- Merlin in Merlin uses his magic to do his chores in several episodes.
- In Aberrant, this is essentially what every nova does with their newfound powers. Granted, there are a few who use their powers in the classical superhero way, but even then they only do it for the fame or the money. Justified, as Aberrant is more or less a deconstruction of the superhero genre.
- Likewise, in the Paragons setting for Mutants and Masterminds, you'll get just as many heroes who use their powers for personal fun times as do for altruistic aims. One sample NPC is Gourmand, who has the ability to teleport anywhere on Earth... and uses it to visit her favorite out-of-the-way restaurants across the globe (the fact that she has Immunities to gastric distress and weight gain help).
- Pretty much the whole point of Minus. The title character is basically a Physical God, but only uses her powers to have fun. Justified in that she is a child, and doesn't have any ambitions.
- Both Spinnerette and Sahira use their powers to take care of minor chores, such as doing the cleaning with six hands at once.
- Cecilia Rogers of the Whateley Universe can control fabric. She could become another Yomiko Readman or Magneto with her amazing powers. She chooses to be a really good tailor.
- Avengers Earths Mightiest Heroes
- Zig-zagged with Hank Pym who is able to control ants, become a giant and shrink down to ant-size...and uses them For Science! until his girlfriend (see the Wasp, below) convinces him to become more proactive.
- Subverted by Wasp. She starts out following this pattern, then got bored and decided to convince Hank Pym that they should become superheroes.
- In The Simpsons, there is an episode where both Lisa and Bart get superpowers. After getting his powers Bart declared "I must only use these powers to annoy!".
- Except that they both become superheroes instead.
- My Little Pony Friendship Is Magic, as shown in the page image. Admittedly, it must be hard to sew when you don't have hands.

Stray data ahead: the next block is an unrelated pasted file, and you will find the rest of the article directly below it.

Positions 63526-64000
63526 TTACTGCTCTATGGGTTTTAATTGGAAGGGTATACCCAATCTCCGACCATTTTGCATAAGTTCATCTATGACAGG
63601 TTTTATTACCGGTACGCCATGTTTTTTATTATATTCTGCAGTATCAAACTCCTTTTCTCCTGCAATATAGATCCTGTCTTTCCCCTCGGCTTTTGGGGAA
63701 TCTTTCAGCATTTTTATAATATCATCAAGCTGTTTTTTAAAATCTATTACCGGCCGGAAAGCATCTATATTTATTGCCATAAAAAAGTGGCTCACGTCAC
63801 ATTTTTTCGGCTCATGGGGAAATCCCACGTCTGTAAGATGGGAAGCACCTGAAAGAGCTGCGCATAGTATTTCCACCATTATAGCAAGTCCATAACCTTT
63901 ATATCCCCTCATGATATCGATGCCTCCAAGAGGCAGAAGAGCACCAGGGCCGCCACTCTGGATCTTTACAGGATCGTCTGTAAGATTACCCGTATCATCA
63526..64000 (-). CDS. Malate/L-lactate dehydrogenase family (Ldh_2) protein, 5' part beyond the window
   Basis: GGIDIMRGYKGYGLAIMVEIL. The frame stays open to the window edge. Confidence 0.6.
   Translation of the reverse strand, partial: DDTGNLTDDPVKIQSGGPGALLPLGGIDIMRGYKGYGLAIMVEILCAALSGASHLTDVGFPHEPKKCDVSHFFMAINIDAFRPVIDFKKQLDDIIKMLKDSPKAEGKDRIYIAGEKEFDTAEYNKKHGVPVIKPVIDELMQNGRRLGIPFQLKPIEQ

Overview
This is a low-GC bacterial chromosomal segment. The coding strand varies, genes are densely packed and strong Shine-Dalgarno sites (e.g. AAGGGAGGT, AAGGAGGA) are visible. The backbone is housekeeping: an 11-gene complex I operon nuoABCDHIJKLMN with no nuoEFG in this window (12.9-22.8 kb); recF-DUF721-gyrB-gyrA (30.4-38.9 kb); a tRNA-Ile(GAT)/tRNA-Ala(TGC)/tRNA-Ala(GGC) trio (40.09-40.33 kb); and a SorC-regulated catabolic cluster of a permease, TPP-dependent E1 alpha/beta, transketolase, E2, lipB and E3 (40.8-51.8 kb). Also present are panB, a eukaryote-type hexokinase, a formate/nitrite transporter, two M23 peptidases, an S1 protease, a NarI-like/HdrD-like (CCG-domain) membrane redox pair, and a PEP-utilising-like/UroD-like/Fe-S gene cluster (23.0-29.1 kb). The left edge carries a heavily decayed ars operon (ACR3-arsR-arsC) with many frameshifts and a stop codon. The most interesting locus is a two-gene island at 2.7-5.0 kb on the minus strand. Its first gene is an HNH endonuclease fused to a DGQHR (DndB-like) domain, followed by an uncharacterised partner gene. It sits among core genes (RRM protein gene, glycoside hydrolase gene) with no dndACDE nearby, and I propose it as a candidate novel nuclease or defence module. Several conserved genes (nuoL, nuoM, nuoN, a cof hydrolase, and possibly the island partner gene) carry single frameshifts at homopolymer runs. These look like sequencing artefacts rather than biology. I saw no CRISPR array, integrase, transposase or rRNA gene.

- Also a minority fan theory about cutie marks. Common fanon holds that a pony's cutie mark is what they're good at, full stop, and everything else is mediocre at best. The alternative theory is that each mark has a key talent, plus a whole host of Required Secondary Powers which have applications far outside the specific domain of the mark-represented talent.
- There is also that the specific example doesn't really apply for this trope — every unicorn in Equestria (i.e., approximately one-third of the entire population) has telekinesis. It's a generic racial trait for unicorns. Rarity's only distinction is that she's highly skilled at using it for precise manipulation... and that's simply because she's spent more time than average practicing that particular skill.
- Phineas and Ferb are pretty much boy geniuses, capable of making anything, even if it defies logic, time and indeed, physics. Mostly this is used for their own amusement. Some examples: Humungous Mecha used for their treehouses and cold-fusion reactors used to power a merry-go-round.
- Admittedly, they've shown a couple instances of averting this trope: they once became a superhero called "The Beak", used their inventions to fight off an evil army of robots, and they made their city's water reservoir (it was originally a giant bath-tub.)